With the stopover in Europe, we were able to build an itinerary that looked like this:
New York-London (stopover)-Paris then open jaw
With the free one-way, we would have an intinerary like this:
New York-London then open jaw
Paris-New York (stopover)-Anchorage
Each is a great trip, so just decide whether you’d enjoy visiting an extra city in Europe or getting a free trip out to somewhere in North America later on. Either way, you’re making out like a bandit and taking a trip that you could probably have only dreamed about before.
How To Book Stopovers and Open Jaws on United
The second best thing about booking stopovers and open jaws with United (behind being allowed to stopover at basically any city) is that you can do it all online.
Unlike American Airlines and USAirways, whose computer systems are stuck in the era of Zubaz pants and Fraggle Rock, United has decided to join the rest of us in the new millenium and has a system that is not only highly functional but also user-friendly.
You’ll quickly get the hang of it once you do it once, but for those people who are new to booking with United, especially when using stopovers and open jaws, I’ve created a short video tutorial:
Still Confused? Have Questions?
If you’ve read through and are thinking:
Stopovers and open jaws are awesome, I want to use them…but I’m still confused as heck about how to actually do it!
Don’t worry, you’re not alone!
I’ll walk you through, step by step, every single thing you need to do to learn about and book stopovers, open-jaws, and free one-ways. I’ve spent hundred of hours creating the #1 place for people who want to become EXPERTS at booking awards and maximizing their miles and want to do it fast!
4 weeks, and you’ll be an EXPERT, guaranteed! And you’ll be saving yourself $1,000’s of dollars!
Interested? Check out the Frequent Flyer Bootcamp page for more information. I look forward to whipping your butt in class!
Stopovers and open jaws can be an incredibly powerful tool to help you put together a vacation of a lifetime, and on no airline is this more apparent than United, which allows a ton of freedom in which choosing which city to stopover in. Add in the fact that you are able to add a free one-way for a later date and really, the possibilities are endless!
I would highly recommend that everyone consider using these to your advantage if you are booking a roundtrip ticket with your United frequent flyer miles.
The fact that you don’t even have to call in and book the tickets but instead can play around on United’s system till your heart’s content to figure out what works for you means that you really have no excuse.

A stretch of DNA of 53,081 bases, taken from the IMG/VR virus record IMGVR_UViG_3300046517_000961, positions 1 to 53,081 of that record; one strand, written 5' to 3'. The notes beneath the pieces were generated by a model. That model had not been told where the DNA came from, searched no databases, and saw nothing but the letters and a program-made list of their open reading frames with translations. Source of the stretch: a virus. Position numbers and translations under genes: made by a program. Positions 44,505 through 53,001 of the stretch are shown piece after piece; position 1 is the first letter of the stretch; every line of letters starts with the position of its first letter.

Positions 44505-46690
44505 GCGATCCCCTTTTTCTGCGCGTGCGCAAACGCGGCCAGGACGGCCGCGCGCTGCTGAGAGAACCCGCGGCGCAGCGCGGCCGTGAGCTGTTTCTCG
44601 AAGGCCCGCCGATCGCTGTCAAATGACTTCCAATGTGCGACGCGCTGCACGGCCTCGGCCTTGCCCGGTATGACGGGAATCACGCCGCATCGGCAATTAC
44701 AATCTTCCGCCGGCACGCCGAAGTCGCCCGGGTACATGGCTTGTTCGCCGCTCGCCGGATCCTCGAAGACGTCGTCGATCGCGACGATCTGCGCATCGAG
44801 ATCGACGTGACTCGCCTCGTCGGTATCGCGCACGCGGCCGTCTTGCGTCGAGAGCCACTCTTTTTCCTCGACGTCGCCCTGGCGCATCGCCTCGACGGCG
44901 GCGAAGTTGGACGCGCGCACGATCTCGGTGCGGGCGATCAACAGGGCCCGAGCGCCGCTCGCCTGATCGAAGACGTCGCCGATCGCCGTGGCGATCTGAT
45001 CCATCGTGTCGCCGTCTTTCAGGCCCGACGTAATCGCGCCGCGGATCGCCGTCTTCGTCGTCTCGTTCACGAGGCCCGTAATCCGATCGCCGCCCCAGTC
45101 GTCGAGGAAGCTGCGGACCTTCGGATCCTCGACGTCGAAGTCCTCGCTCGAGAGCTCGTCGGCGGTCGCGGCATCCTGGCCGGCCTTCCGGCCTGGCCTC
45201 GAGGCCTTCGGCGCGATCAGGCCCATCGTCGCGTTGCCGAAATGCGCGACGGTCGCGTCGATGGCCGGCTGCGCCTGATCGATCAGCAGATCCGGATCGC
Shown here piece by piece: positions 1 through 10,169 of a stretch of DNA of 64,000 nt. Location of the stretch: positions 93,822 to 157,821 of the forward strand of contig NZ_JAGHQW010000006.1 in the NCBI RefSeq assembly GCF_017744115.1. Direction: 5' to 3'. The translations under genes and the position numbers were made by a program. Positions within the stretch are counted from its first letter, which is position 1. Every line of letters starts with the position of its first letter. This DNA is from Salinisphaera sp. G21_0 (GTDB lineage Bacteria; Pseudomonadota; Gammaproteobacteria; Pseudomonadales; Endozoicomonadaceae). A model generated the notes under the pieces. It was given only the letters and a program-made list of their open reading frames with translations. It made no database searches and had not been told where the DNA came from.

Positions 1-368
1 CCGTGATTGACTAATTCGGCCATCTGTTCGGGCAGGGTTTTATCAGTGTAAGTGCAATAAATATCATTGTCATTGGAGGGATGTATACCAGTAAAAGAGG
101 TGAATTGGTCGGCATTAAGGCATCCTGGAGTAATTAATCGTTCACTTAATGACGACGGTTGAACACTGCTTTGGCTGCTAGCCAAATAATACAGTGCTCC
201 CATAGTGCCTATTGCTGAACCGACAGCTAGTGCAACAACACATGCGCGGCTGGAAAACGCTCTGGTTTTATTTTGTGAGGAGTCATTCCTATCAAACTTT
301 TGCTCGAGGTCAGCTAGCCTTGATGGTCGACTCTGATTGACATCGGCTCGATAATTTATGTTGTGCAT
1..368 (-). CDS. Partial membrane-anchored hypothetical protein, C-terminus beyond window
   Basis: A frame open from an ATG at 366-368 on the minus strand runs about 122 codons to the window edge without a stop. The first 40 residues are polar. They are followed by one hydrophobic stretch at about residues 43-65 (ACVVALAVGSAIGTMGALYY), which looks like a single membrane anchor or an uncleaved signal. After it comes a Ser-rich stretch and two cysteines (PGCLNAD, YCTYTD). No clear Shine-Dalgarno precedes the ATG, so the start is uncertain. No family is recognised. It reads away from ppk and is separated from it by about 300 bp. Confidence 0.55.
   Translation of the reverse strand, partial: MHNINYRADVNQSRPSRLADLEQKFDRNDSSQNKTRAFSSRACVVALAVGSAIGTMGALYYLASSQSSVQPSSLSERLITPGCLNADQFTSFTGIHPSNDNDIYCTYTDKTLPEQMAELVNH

So, what are you waiting for? Remember: MAXIMIZE, MAXIMIZE, MAXIMIZE!
Questions, comments, and unabashed bragging of the awesome trips you’ve booked is all welcome below. Fire away folks!
If you haven’t already, check out the other awesome Maximize Your Mile posts:
The rules below are for AA’s “regular” zone-based award chart. If you’d like to have stopovers in multiple cities on either an international or domestic trip, you may want to consider using their “secret” Explorer Award chart.[/bluebox]
Let’s start with the easy stuff first.
Since American Airlines allows you to book one-way tickets, understanding open jaw rules on American Airlines is easy: it’s always allowed.
For example, you could book one ticket from New York to Paris and then a return ticket from Rome to New York.
Since you are booking the flights separetely anyway, American Airlines does not care if your return ticket is from Paris or Rome, so open-jawing is easy.
Unfortunately, stopovers on American Airlines is not as easy to understand.
Let’s break down the rules first, and then see how we can use them to our advantage to get the most out of our miles.
1. Stopovers are not allowed when you are flying within North America.
North America is defined as the United States (including Hawaii and Alaska), Canada, Mexico, Bermuda, the Bahamas, and the Caribbean.
This means that you would NOT be able to fly from Vancouver, stop over in Chicago, and then continue on to New York because all of your travel occurred solely in the North America region.
If you wanted to take this trip, you would have to book two seperate tickets: one from Vancouver to Chicago and one from Chicago to New York.
When traveling within North America, you can only stop for up to 4 hours in any city before having to move along to your final destination (called a connection).
Basically, you can’t spend any real time in a city because 4 hours isn’t enough time to get in and out of the airport anyway.
The only exception is if you arrive late at night and the next flight isn’t until the next morning.
Then, you’ll be allowed to stay the night in that city, even if it is over 4 hours, and not have to book two flights.
2. Stopovers are allowed on international flights but only at North American “gateway” cities.
Ok, here is where it gets tricky.
AA defines a “gateway” city as the place that you either enter or leave the North American region.
Basically, is the last place that you stop before leaving North America or the first place that you land when you enter North America.
Let’s use the example of flying from Los Angeles to Paris.
There are many routes that AA and its partners fly to get you from LA-Paris, but you are not allowed stopovers on all of them.
Los Angeles- New York- Paris
You are allowed a stopover in New York City because it is the final place before you leave the North America region and therefore is a North American gateway city.
Los Angeles- London- Paris.
You are NOT allowed a stopover in London because it is not a North American gateway city because is not located in North America.